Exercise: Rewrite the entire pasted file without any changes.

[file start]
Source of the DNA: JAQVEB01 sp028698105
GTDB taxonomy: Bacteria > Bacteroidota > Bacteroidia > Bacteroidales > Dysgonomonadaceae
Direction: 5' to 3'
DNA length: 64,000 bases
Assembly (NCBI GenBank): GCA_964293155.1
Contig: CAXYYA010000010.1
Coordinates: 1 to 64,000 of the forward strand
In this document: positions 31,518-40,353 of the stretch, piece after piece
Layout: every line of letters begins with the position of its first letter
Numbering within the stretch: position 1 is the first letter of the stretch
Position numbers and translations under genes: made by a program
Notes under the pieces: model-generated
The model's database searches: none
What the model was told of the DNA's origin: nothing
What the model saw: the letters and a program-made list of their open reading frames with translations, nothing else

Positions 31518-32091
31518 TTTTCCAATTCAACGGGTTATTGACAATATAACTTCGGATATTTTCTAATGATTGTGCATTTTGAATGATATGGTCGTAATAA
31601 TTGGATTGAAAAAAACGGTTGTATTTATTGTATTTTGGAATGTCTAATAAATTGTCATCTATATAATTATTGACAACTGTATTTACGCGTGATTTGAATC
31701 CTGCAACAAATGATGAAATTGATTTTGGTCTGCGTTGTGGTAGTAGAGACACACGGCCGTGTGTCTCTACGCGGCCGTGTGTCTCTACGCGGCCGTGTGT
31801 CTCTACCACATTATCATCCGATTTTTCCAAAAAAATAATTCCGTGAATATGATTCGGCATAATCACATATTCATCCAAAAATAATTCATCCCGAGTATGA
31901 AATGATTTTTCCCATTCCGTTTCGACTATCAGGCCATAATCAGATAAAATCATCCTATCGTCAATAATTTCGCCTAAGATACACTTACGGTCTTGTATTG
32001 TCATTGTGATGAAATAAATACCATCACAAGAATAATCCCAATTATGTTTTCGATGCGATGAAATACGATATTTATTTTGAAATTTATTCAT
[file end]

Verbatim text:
Source of the DNA: JAQVEB01 sp028698105
GTDB taxonomy: Bacteria > Bacteroidota > Bacteroidia > Bacteroidales > Dysgonomonadaceae
Direction: 5' to 3'
DNA length: 64,000 bases
Assembly (NCBI GenBank): GCA_964293155.1
Contig: CAXYYA010000010.1
Coordinates: 1 to 64,000 of the forward strand
In this document: positions 31,518-40,353 of the stretch, piece after piece
Layout: every line of letters begins with the position of its first letter
Numbering within the stretch: position 1 is the first letter of the stretch
Position numbers and translations under genes: made by a program
Notes under the pieces: model-generated
The model's database searches: none
What the model was told of the DNA's origin: nothing
What the model saw: the letters and a program-made list of their open reading frames with translations, nothing else

Positions 31518-32091
31518 TTTTCCAATTCAACGGGTTATTGACAATATAACTTCGGATATTTTCTAATGATTGTGCATTTTGAATGATATGGTCGTAATAA
31601 TTGGATTGAAAAAAACGGTTGTATTTATTGTATTTTGGAATGTCTAATAAATTGTCATCTATATAATTATTGACAACTGTATTTACGCGTGATTTGAATC
31701 CTGCAACAAATGATGAAATTGATTTTGGTCTGCGTTGTGGTAGTAGAGACACACGGCCGTGTGTCTCTACGCGGCCGTGTGTCTCTACGCGGCCGTGTGT
31801 CTCTACCACATTATCATCCGATTTTTCCAAAAAAATAATTCCGTGAATATGATTCGGCATAATCACATATTCATCCAAAAATAATTCATCCCGAGTATGA
31901 AATGATTTTTCCCATTCCGTTTCGACTATCAGGCCATAATCAGATAAAATCATCCTATCGTCAATAATTTCGCCTAAGATACACTTACGGTCTTGTATTG
32001 TCATTGTGATGAAATAAATACCATCACAAGAATAATCCCAATTATGTTTTCGATGCGATGAAATACGATATTTATTTTGAAATTTATTCAT